Spring Forward with Oils
This is the official Evolve Senior Solutions, LLC blog by Danielle Harris.
In order to prepare your mind, body, and spirit for the Spring and get out of the struggle from Springing forward, the next 4 blog posts will be for you to learn about the essence of essential oils.
This blog post is about Lavender essential oil; the most universal oil.
But first it is important to discuss, general safety information: Do not take any essential oils internally (in your mouth). Do not apply undiluted essential oils, absolutes, CO2s or other concentrated essences onto the skin. Do not apply citrus oils to skin, even undiluted, and expose self to the sun. If you are pregnant, epileptic, have liver damage, have cancer, or have any other medical problem, use oils only under the proper guidance of a qualified aromatherapist. Use extreme caution when using oils with children and seniors.
I am now a Certified Clinical Aromatherapist and I will work to incorporate essential oils into my practice as a RN and Aging Life Care Professional (www.evolveseniorsolutionsllc.com). As well as offer services as an Aromatherapist outside of my nursing and aging practice.
https://www.facebook.com/EvolveSeniorSolutions) this month I’m going to feature an essential oil everyday.
There are many types of Lavender. The lavender in this blog post is Lavandula angustifolia, which is the botanical name. This lavender is considered an oil that is labeled by the FDA as Generally Recognized as Safe (GRAS).
Historically, lavender has been used for 2,500 years. The Egyptian’s used lavender for mummification and perfume. The Roman’s used lavender for cooking and scenting.
Lavender essential oil constituents (chemical compounds that make the oil do what it can do) are:
• Linalyl acetate
• Lavandulyl acetate
• 3-Octanyl acetate
The constituents are important to know because this is a key factor in ensuring you are purchasing true Lavandula angustifolia.
Overall, to me, lavender blends well with everything.
But based on the main constituents and aroma, lavender oil can blend well with: Bergamot, Cedarwood Virginian, Clove Bud, Clary Sage, Geranium Egyptian, Helichrysum Italicum, Lemon, Neroli, Patchouli, Rose Absolute, Rosemary 1,8-Cineole, Sandalwood Australian and Vetiver.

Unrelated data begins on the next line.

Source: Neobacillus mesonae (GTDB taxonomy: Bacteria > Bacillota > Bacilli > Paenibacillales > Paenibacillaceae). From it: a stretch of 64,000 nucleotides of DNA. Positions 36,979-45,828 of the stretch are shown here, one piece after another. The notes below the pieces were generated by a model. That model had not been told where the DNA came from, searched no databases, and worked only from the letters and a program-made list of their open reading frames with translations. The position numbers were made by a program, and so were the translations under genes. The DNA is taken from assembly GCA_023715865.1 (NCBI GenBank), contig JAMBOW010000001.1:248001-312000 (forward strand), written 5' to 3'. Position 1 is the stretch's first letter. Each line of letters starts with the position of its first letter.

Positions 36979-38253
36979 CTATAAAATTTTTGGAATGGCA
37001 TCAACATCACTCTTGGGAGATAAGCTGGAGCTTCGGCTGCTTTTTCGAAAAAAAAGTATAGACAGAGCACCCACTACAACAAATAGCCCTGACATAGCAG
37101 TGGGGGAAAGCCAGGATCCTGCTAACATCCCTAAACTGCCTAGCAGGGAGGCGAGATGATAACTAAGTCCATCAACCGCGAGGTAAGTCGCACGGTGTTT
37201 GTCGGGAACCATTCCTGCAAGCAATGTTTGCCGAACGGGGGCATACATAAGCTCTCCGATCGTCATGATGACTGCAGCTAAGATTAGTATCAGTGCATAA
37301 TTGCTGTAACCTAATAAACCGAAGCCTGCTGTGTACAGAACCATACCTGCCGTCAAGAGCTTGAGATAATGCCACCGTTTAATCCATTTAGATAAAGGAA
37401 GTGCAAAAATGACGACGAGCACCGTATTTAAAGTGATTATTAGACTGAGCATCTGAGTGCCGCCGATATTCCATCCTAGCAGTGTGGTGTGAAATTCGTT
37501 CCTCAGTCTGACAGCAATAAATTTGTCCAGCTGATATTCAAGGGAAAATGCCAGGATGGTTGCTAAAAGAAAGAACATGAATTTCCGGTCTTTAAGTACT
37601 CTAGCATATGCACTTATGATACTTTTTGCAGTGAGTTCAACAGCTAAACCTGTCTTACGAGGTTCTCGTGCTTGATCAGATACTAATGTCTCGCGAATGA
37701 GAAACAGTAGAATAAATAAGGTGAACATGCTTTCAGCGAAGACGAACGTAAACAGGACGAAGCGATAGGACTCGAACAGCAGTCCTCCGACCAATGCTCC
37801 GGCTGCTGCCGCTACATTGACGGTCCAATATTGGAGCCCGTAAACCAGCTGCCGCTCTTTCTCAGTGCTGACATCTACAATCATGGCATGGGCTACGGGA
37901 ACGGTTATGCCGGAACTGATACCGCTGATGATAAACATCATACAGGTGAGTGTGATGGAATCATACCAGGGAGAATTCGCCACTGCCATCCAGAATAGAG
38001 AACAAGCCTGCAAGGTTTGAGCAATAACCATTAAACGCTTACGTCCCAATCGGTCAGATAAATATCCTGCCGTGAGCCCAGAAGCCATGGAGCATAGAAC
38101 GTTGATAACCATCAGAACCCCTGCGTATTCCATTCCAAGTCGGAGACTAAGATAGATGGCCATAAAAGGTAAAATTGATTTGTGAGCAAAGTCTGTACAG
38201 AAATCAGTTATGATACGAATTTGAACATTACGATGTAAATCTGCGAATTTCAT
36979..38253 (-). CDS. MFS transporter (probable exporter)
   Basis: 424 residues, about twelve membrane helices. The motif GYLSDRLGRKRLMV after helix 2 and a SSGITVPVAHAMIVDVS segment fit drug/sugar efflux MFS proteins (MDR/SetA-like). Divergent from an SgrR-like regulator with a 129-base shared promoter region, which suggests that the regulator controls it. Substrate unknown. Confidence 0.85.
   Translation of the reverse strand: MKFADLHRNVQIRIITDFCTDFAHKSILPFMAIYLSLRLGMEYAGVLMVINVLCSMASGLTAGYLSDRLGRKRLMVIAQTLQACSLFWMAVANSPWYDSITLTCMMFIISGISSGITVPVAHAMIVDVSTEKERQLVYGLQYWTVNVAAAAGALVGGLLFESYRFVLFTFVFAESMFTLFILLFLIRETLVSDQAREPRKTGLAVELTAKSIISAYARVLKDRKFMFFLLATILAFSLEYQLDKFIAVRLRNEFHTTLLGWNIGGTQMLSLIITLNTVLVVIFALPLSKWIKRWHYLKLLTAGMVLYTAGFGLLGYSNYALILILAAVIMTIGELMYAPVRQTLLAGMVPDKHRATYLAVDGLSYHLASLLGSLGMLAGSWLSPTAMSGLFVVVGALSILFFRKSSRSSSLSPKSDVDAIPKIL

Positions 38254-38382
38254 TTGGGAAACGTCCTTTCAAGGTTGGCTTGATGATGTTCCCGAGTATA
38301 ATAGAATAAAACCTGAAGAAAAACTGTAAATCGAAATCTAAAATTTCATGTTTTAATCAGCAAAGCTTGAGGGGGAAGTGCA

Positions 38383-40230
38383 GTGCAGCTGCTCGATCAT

Just, trust your nose and give it shot.
The flowering tops are the parts of the lavender plant used to extract (take out) the oil, this is done through a process called Steam Distillation.
We have the pleasure of Lavender essential oil due to places like southern Europe, Britain, and France.
Lavender characteristics include: a clear with a possible tinge of yellow, it’s a consistency of thin, and the strength is medium, the aroma is fresh, floral, and sweet. Lavender is typically classified as a middle to top note when blending for perfumes.
Lavender oil is considered the “swiss army knife” of oils, so hence, lavender oil has a variety of beneficial uses. Lavender oil should certainly be included in your first aid kit, of oils that is. Some other possible uses of lavender oil include: insomnia, acne, allergies, relax, tension, anxiety, athlete's foot, bruises, burns, chicken pox, cuts, depression, eczema, dermatitis, dysmenorrhea, flatulence, headache, insect bites, insect repellent, itching, migraine, oily skin, scabies, scars, sores, sprains, strains, stress, stretch marks, vertigo.
I hope that you enjoyed this short deep dive into Lavandula angustifolia / Lavender. If you would like to learn more about aromatherapy services offered, check out my Facebook page.
Thank you for reading!
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